World Cup 2023: Team India & the lack of depth in tail-end batting; will the lower-order cost India World Cup? India batters from 7-11 position averages 15.10 which is at 7th place among the top cricket nations.
The road to the ICC World Cup 2023 has heated up with all the top contenders being in action in recent days. Nine of the 10 participating teams have played ODI cricket in the last few weeks - with New Zealand touring England and Australia visiting South Africa.
Also Asia Cup 2023 is in the concluding stage, where India is set to take on the defending champions Sri Lanka in the final on Sunday. So with less than 20 days left for the World Cup, ODI cricket is just about peaking at the right time.
There will be talking points for each team on how they can improve going into the quadrennial event. For India, one thing they need to address is the contribution of lower-order when it comes to batting and also the lack of batters who can bowl a few overs.
For now, we will concentrate on the former and see how the Indian lower-order has fared in this calendar year, when it comes to ODIs, and how they stand in comparison with the other World Cup participants.
The table shows the contributions of batters from 7-11 for all the 10 teams that will be vying for World Cup glory in the coming month.
Key insights from the above statistics
This is the batting performance of the batters from 7-11 position in ODI cricket in the calendar year 2023.
When we see that stat, our focus readily shifts to India and their batters below par returns when compared to the other teams.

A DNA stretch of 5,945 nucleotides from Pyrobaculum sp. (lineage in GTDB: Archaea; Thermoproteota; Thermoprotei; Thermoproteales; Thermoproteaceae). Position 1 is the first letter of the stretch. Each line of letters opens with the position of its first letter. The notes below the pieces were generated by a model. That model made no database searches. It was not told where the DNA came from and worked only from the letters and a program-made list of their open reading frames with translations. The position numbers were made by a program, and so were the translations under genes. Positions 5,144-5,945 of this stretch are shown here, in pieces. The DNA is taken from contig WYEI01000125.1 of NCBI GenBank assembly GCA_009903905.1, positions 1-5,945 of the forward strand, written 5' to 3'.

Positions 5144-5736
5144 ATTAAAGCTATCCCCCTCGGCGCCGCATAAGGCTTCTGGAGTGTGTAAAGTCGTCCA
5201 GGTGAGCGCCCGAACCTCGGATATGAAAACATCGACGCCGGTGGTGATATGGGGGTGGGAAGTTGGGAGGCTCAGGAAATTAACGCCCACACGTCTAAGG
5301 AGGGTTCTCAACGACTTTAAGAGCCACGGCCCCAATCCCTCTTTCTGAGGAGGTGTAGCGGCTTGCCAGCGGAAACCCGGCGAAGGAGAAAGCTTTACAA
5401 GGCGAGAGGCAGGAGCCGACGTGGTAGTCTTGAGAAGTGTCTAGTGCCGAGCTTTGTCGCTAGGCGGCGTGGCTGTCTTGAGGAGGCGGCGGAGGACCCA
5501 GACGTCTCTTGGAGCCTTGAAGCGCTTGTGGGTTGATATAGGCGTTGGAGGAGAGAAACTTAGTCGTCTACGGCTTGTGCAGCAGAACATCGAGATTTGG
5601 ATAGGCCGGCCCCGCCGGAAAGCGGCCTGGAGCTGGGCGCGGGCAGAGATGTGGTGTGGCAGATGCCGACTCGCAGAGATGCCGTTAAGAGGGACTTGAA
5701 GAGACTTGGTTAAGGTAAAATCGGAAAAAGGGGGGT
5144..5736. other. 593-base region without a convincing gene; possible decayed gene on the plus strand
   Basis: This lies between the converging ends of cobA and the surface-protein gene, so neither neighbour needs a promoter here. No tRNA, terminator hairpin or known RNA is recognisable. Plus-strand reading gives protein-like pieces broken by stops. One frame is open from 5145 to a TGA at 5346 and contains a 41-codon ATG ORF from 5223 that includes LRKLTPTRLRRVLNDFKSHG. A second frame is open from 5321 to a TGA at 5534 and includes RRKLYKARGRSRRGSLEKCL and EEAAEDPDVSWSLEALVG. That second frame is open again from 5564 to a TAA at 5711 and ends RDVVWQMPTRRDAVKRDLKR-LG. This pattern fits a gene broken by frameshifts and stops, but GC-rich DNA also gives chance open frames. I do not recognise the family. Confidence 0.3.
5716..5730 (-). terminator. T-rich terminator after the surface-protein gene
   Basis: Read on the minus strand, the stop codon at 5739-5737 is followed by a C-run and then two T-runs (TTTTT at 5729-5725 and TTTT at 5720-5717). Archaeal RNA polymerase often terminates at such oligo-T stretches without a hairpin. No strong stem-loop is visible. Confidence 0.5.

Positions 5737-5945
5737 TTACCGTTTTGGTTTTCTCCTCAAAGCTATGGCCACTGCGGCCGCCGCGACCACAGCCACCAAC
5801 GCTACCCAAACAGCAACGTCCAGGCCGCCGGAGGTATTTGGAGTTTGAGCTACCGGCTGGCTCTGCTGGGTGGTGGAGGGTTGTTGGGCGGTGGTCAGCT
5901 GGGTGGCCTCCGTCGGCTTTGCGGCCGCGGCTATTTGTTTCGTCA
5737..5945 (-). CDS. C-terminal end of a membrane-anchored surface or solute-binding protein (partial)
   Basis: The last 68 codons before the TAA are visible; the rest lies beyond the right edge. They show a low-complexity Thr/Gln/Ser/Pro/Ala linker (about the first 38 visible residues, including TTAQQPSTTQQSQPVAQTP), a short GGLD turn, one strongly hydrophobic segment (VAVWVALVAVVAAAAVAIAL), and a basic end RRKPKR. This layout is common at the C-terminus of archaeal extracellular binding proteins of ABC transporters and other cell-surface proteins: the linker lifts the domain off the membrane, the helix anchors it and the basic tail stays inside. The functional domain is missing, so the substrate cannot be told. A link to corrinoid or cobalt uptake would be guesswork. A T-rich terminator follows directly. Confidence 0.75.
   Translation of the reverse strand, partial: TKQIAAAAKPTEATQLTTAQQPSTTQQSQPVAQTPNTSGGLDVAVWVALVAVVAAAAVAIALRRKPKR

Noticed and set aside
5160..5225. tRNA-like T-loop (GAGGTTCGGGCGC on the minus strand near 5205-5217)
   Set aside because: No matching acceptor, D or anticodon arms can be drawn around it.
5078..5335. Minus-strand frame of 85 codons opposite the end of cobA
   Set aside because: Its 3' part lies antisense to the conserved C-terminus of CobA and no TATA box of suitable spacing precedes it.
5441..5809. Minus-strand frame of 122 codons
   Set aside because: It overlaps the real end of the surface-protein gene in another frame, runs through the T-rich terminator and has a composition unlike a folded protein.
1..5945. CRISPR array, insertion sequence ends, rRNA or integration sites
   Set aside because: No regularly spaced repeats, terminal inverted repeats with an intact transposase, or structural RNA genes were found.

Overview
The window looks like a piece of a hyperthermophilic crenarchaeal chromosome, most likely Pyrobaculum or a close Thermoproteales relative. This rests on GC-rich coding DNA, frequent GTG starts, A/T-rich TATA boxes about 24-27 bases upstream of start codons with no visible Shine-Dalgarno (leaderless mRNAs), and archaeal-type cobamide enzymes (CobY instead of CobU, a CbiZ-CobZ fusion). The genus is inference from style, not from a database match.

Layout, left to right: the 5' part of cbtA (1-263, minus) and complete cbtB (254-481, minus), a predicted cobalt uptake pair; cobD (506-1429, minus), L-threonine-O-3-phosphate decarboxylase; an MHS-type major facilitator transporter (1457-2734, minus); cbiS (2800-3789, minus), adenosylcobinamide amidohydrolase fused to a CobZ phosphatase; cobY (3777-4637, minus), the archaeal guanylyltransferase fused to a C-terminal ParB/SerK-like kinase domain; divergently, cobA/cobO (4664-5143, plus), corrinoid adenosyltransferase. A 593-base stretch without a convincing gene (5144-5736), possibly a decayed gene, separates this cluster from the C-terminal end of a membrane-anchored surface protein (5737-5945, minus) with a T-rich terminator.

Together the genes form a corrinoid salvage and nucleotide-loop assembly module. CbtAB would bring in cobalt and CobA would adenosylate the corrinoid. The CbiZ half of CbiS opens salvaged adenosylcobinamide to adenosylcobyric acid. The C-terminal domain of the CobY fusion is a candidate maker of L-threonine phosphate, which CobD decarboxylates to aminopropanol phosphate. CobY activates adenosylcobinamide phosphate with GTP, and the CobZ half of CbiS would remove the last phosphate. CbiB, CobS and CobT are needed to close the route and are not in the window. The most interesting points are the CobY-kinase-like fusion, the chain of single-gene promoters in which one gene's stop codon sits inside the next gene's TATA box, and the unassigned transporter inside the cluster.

Indian batters (7-11) average just 15.1 in this period and the strike rate also isn’t too promising. Batters in the tail have scored just 453 runs in 14 matches with the combined aggregate highest being 71.
Where does India stand among the other teams in comparison?
The Indian batters’ average is pretty mediocre when they are pitted against other heavyweights like Australia, New Zealand and England. They stand at the sixth place among 10 teams in this regard - just above Afghanistan, Bangladesh and Sri Lanka.
England sit at the top with a stunning average of over 24, and they have easily the best & most destructive lower-order in the current era. The reason is that their bowlers have the capacity to hit the ball long, something that India’s tail-enders lack. New Zealand too have great batting depth this year and Michael Bracewell’s 140 coming at No.7 against India made sure their 7-11 contribution accumulated a massive 218 runs that game.
It is also evident from the table that the strike rate of Indian batters is lowest among all the other teams. Even associate teams, like Netherlands, have a superior return with respect to both average and strike rate. This is a cause of concern for the India team going into the World Cup.
Case in example from the recent India-Bangladesh game
Runs from lower-order are very crucial when it comes to crunch matches and it can sometimes decide the fate of the game. Even in the recent Asia Cup Super 4 game between India and Bangladesh, the latter’s lower-order (7-11) gave their best performance of the year, scoring 91 runs between them.
This proved to be highly useful as Bangladesh’s margin of win was by 6 runs over India and the Indian lower order, barring Axar Patel (42), couldn’t score runs.
Who are India’s best lower-order batters this year?
From the table it is evident that Patel has been India’s best lower-order batter, even better than Ravindra Jadeja who is considered a great all-rounder. Unfortunately, Jadeja’s batting prowess has not come to the fore for India as far as ODIs are concerned - but he has bowled decently in the middle-overs, especially in the Asia Cup. Shardul can score important runs, but most of the time he is a real hit & miss.
Top-5 lower order batters from World Cup teams
Patel, India’s top-scorer from the lower order, is the 11th highest run-getter among his counterparts from other nations, and this shows how average the team’s lower-order outings have been. It is nothing new for Indian cricket that the tail is long, especially in the white-ball formats, and their performance with the willow really needs to improve as lower-order contributions do make a lot of difference.